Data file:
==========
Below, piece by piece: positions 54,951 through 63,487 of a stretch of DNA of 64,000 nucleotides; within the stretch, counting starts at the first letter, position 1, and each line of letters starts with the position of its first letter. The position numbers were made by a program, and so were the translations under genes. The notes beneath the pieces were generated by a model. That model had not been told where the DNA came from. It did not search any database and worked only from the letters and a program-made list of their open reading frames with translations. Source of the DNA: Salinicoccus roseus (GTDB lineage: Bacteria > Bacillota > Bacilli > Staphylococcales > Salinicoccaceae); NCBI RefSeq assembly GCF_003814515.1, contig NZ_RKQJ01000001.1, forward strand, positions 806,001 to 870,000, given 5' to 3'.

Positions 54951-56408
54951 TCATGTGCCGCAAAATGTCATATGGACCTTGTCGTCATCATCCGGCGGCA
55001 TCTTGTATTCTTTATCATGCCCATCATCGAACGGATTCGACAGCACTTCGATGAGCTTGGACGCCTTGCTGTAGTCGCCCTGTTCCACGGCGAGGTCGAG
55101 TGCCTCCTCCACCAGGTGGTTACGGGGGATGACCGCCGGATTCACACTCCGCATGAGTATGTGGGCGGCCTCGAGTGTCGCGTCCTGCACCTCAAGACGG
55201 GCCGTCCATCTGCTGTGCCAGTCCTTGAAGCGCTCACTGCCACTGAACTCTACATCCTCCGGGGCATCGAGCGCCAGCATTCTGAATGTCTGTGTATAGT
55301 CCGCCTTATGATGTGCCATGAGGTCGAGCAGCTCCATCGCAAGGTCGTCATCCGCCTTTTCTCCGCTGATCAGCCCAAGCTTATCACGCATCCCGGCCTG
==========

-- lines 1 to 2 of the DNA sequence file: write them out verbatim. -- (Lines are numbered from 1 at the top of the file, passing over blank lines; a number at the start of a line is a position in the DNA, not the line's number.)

Below, piece by piece: positions 54,951 through 63,487 of a stretch of DNA of 64,000 nucleotides; within the stretch, counting starts at the first letter, position 1, and each line of letters starts with the position of its first letter. The position numbers were made by a program, and so were the translations under genes. The notes beneath the pieces were generated by a model. That model had not been told where the DNA came from. It did not search any database and worked only from the letters and a program-made list of their open reading frames with translations. Source of the DNA: Salinicoccus roseus (GTDB lineage: Bacteria > Bacillota > Bacilli > Staphylococcales > Salinicoccaceae); NCBI RefSeq assembly GCF_003814515.1, contig NZ_RKQJ01000001.1, forward strand, positions 806,001 to 870,000, given 5' to 3'.

Positions 54951-56408